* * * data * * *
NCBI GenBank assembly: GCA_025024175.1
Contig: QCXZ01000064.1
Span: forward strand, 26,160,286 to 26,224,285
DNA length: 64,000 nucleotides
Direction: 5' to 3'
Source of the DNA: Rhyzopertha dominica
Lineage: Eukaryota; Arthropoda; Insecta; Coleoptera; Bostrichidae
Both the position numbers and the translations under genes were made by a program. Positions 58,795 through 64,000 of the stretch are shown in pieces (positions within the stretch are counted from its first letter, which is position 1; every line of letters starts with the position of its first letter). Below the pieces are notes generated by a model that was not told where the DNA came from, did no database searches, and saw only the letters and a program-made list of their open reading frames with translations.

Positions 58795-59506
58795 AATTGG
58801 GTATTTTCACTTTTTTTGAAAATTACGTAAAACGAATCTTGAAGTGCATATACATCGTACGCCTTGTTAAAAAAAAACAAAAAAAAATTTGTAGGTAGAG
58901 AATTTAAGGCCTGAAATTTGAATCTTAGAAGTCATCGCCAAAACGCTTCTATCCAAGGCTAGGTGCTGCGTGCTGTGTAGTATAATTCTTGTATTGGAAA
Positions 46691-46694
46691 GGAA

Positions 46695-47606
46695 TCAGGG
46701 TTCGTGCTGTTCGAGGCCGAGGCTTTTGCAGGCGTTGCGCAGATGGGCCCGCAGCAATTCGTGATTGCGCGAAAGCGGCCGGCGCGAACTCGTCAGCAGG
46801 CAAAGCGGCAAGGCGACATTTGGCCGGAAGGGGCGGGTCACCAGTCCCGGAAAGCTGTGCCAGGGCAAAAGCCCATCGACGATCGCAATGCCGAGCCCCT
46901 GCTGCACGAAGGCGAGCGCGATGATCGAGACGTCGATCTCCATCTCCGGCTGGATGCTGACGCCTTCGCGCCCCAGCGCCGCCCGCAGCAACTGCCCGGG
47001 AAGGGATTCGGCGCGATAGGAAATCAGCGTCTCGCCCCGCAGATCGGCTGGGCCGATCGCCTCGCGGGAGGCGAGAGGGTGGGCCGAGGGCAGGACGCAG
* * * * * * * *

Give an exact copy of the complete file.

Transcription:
NCBI GenBank assembly: GCA_025024175.1
Contig: QCXZ01000064.1
Span: forward strand, 26,160,286 to 26,224,285
DNA length: 64,000 nucleotides
Direction: 5' to 3'
Source of the DNA: Rhyzopertha dominica
Lineage: Eukaryota; Arthropoda; Insecta; Coleoptera; Bostrichidae
Both the position numbers and the translations under genes were made by a program. Positions 58,795 through 64,000 of the stretch are shown in pieces (positions within the stretch are counted from its first letter, which is position 1; every line of letters starts with the position of its first letter). Below the pieces are notes generated by a model that was not told where the DNA came from, did no database searches, and saw only the letters and a program-made list of their open reading frames with translations.

Positions 58795-59506
58795 AATTGG
58801 GTATTTTCACTTTTTTTGAAAATTACGTAAAACGAATCTTGAAGTGCATATACATCGTACGCCTTGTTAAAAAAAAACAAAAAAAAATTTGTAGGTAGAG
58901 AATTTAAGGCCTGAAATTTGAATCTTAGAAGTCATCGCCAAAACGCTTCTATCCAAGGCTAGGTGCTGCGTGCTGTGTAGTATAATTCTTGTATTGGAAA
Positions 46691-46694
46691 GGAA

Positions 46695-47606
46695 TCAGGG
46701 TTCGTGCTGTTCGAGGCCGAGGCTTTTGCAGGCGTTGCGCAGATGGGCCCGCAGCAATTCGTGATTGCGCGAAAGCGGCCGGCGCGAACTCGTCAGCAGG
46801 CAAAGCGGCAAGGCGACATTTGGCCGGAAGGGGCGGGTCACCAGTCCCGGAAAGCTGTGCCAGGGCAAAAGCCCATCGACGATCGCAATGCCGAGCCCCT
46901 GCTGCACGAAGGCGAGCGCGATGATCGAGACGTCGATCTCCATCTCCGGCTGGATGCTGACGCCTTCGCGCCCCAGCGCCGCCCGCAGCAACTGCCCGGG
47001 AAGGGATTCGGCGCGATAGGAAATCAGCGTCTCGCCCCGCAGATCGGCTGGGCCGATCGCCTCGCGGGAGGCGAGAGGGTGGGCCGAGGGCAGGACGCAG